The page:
A heartbroken Redditor's experience emphasizes why it's so important for parents to find a partner whose relatives will unconditionally love and welcome a child from a previous relationship.

By Maressa Brown
January 14, 2021
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Credit: Getty Images. Art: Jillian Sellers.

Sixteen percent of children live in blended families, according to the latest data from the U.S. Census Bureau. That number is sure to be on the rise, yet toxic, antiquated attitudes about stepfamilies persist. A woman on Reddit recently detailed an unnerving experience with her mother-in-law that illustrated this frustrating fact. The 36-year-old mom of two wrote during a family get-together, she noticed that her MIL had excluded her daughters from a family photo album.

The original poster (OP) explained that she met her fiancé over two years ago. "He's a good man, treats my girls well and loves them," wrote the Redditor. "Future mother-in-law is a generous lady, truth be told. His family are respectful and helpful. We visit them a lot. After we got engaged, I pretty much considered this my extended family. However, my mother-in-law tends to do things that either intentionally or unintentionally hurt my feelings."

A few examples the OP offered: "When there's a family dinner at a restaurant we're not invited," she wrote. "On Christmas, my girls didn't receive anything from her while other kids in the family got gifts and cards. Also all the kids in the family get a trip once a month but my girls never participate." The OP said her future MIL's excuse is that she "forgot."

Then this week, her fiancé's mom told the Redditor that she was creating a family photo album and gathering pictures from everyone, including the OP. "I thought that was nice of her," wrote the mom, who then sent a few options over. Later, she and her fiancé were invited to the MIL's house to look at the completed album.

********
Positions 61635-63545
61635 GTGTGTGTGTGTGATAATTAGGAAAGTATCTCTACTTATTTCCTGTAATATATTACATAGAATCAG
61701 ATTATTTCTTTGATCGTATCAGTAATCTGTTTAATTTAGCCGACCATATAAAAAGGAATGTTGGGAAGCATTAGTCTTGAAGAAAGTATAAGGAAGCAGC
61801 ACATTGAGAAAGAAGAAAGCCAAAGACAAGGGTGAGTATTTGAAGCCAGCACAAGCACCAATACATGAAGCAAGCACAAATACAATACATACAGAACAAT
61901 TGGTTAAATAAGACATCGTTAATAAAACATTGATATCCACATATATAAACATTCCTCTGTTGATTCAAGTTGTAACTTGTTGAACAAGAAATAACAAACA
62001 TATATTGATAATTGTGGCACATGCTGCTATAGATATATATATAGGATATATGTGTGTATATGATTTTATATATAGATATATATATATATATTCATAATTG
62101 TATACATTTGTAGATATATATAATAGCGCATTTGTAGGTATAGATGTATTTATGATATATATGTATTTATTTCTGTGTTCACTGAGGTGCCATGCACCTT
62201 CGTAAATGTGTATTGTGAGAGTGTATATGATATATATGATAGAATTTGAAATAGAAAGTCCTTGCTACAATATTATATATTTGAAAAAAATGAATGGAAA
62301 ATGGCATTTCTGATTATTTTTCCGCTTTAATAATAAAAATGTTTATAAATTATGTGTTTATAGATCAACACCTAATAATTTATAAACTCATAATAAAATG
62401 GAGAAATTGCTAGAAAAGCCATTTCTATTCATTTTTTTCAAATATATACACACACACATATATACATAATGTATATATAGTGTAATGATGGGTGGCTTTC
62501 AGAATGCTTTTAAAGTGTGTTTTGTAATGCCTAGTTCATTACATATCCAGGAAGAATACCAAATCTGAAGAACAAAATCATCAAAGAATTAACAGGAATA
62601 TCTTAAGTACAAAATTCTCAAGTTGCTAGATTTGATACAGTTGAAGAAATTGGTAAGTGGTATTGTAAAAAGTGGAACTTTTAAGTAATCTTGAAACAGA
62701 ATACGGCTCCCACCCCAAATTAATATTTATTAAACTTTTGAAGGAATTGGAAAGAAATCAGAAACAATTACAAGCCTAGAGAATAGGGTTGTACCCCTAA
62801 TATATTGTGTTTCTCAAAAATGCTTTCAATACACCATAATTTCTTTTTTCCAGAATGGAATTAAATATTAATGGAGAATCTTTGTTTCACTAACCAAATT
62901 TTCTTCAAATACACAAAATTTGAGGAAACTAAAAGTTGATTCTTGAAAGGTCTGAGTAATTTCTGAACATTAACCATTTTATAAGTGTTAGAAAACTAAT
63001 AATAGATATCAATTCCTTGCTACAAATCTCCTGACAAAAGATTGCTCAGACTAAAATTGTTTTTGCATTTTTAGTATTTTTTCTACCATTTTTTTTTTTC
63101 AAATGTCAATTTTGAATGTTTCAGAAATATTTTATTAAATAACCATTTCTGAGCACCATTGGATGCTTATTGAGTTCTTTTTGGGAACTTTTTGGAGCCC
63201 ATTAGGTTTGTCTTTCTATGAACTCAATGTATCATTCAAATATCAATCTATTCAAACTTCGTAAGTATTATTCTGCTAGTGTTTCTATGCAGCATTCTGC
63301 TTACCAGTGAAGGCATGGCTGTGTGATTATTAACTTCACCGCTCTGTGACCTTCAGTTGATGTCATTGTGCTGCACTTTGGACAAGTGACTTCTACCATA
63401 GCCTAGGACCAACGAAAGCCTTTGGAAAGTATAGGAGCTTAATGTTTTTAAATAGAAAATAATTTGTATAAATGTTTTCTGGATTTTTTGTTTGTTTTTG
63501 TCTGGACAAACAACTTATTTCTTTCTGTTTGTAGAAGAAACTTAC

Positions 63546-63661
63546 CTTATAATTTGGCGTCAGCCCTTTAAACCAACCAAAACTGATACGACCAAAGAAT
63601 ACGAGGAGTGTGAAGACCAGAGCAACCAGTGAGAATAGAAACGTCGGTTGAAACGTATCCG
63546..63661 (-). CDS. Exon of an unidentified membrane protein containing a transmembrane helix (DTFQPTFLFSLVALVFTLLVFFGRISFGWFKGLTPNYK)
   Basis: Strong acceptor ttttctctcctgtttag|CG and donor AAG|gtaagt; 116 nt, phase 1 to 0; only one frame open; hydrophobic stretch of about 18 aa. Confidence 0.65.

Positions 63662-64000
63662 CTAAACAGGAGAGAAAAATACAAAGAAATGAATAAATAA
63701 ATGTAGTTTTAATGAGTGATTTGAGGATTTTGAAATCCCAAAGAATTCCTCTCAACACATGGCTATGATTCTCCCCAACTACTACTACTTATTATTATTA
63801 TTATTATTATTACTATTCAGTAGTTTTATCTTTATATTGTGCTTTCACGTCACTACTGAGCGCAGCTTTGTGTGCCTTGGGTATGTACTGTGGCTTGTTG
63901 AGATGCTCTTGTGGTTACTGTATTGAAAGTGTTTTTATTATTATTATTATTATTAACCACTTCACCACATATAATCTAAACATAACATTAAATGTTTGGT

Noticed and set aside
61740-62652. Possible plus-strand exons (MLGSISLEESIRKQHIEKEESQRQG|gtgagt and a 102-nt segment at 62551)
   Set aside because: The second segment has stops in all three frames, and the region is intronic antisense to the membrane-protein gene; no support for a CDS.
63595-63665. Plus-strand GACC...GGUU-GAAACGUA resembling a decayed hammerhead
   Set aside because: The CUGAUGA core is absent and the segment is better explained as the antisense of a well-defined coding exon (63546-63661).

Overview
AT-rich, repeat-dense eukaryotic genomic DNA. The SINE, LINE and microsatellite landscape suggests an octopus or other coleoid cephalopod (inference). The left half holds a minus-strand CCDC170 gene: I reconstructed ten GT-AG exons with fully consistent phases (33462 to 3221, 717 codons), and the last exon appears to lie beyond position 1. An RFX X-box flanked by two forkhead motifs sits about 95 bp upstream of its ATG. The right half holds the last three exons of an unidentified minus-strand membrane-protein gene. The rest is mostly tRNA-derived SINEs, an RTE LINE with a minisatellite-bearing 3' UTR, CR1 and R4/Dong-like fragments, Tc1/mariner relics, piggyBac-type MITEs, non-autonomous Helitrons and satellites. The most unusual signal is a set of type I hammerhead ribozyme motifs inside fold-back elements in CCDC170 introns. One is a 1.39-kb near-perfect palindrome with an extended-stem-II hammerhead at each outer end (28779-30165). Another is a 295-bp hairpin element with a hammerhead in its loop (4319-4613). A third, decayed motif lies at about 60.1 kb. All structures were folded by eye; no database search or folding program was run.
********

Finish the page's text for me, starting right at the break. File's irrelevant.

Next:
"The entire family was there to look at the photo album because it was complete," wrote the OP. "We took turns to look at it. And when it was mine and my girls' turn, I was stunned. Turned out she picked the pictures that had just me and her son. Not my girls."

The OP, who was understandably distressed by how the incident made her daughters feel, asked why the pictures weren't there. "She just ignored me," recalled the Redditor. "My fiancé stared at me. I felt awful I got up, took my girls and walked out immediately. Everyone was confused. My fiancé followed us. Then we left."

At home, the OP's fiancé said she shouldn't have walked out and should just ignore the issue at hand, because, "Who cares about a stupid photo album?"

"I told him it's a symbol of family," noted the OP. "The girls felt left out when all the kids' pictures were there except for the girls although I sent her pics of four of us as a family. He said his mom didn't mean it and promised that this will change once we get married And said he'll 'get everyone in line,' so I shouldn't even consider this a problem."

The OP's fiancé also described his soon-to-be stepdaughters as the "light of his life and that's the only thing that matters." He then told the OP that she was overreacting.